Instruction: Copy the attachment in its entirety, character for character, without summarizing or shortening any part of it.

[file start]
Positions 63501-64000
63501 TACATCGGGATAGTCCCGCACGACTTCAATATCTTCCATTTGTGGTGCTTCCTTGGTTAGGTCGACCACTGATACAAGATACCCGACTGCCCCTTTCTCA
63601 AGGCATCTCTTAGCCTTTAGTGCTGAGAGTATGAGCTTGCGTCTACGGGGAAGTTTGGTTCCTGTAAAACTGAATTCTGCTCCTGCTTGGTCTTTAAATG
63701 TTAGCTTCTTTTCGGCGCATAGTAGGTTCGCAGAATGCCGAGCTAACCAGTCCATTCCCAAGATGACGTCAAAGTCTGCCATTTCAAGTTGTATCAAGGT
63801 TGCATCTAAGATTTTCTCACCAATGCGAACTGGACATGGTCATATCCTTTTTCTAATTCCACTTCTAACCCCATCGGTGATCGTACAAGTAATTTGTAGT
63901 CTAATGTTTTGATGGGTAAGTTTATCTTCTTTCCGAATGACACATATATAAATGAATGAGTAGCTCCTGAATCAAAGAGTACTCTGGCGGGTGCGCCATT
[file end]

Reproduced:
Positions 63501-64000
63501 TACATCGGGATAGTCCCGCACGACTTCAATATCTTCCATTTGTGGTGCTTCCTTGGTTAGGTCGACCACTGATACAAGATACCCGACTGCCCCTTTCTCA
63601 AGGCATCTCTTAGCCTTTAGTGCTGAGAGTATGAGCTTGCGTCTACGGGGAAGTTTGGTTCCTGTAAAACTGAATTCTGCTCCTGCTTGGTCTTTAAATG
63701 TTAGCTTCTTTTCGGCGCATAGTAGGTTCGCAGAATGCCGAGCTAACCAGTCCATTCCCAAGATGACGTCAAAGTCTGCCATTTCAAGTTGTATCAAGGT
63801 TGCATCTAAGATTTTCTCACCAATGCGAACTGGACATGGTCATATCCTTTTTCTAATTCCACTTCTAACCCCATCGGTGATCGTACAAGTAATTTGTAGT
63901 CTAATGTTTTGATGGGTAAGTTTATCTTCTTTCCGAATGACACATATATAAATGAATGAGTAGCTCCTGAATCAAAGAGTACTCTGGCGGGTGCGCCATT